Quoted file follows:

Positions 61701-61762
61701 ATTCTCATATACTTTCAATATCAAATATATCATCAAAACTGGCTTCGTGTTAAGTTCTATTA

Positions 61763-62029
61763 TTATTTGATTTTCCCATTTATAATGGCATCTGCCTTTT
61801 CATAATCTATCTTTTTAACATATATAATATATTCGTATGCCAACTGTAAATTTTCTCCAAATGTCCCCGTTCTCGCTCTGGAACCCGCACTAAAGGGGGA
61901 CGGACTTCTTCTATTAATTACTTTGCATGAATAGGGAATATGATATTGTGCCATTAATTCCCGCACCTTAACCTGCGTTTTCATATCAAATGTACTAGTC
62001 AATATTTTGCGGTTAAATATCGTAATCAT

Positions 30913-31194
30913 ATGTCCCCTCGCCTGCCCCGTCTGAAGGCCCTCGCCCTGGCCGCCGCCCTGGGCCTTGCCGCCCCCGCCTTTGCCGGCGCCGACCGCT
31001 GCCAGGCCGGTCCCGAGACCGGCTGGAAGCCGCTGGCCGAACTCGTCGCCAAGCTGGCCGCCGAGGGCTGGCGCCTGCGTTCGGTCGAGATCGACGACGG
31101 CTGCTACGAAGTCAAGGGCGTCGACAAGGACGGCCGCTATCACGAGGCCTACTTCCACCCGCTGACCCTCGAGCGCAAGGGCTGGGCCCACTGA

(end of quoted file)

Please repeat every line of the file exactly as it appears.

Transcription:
Positions 61701-61762
61701 ATTCTCATATACTTTCAATATCAAATATATCATCAAAACTGGCTTCGTGTTAAGTTCTATTA

Positions 61763-62029
61763 TTATTTGATTTTCCCATTTATAATGGCATCTGCCTTTT
61801 CATAATCTATCTTTTTAACATATATAATATATTCGTATGCCAACTGTAAATTTTCTCCAAATGTCCCCGTTCTCGCTCTGGAACCCGCACTAAAGGGGGA
61901 CGGACTTCTTCTATTAATTACTTTGCATGAATAGGGAATATGATATTGTGCCATTAATTCCCGCACCTTAACCTGCGTTTTCATATCAAATGTACTAGTC
62001 AATATTTTGCGGTTAAATATCGTAATCAT

Positions 30913-31194
30913 ATGTCCCCTCGCCTGCCCCGTCTGAAGGCCCTCGCCCTGGCCGCCGCCCTGGGCCTTGCCGCCCCCGCCTTTGCCGGCGCCGACCGCT
31001 GCCAGGCCGGTCCCGAGACCGGCTGGAAGCCGCTGGCCGAACTCGTCGCCAAGCTGGCCGCCGAGGGCTGGCGCCTGCGTTCGGTCGAGATCGACGACGG
31101 CTGCTACGAAGTCAAGGGCGTCGACAAGGACGGCCGCTATCACGAGGCCTACTTCCACCCGCTGACCCTCGAGCGCAAGGGCTGGGCCCACTGA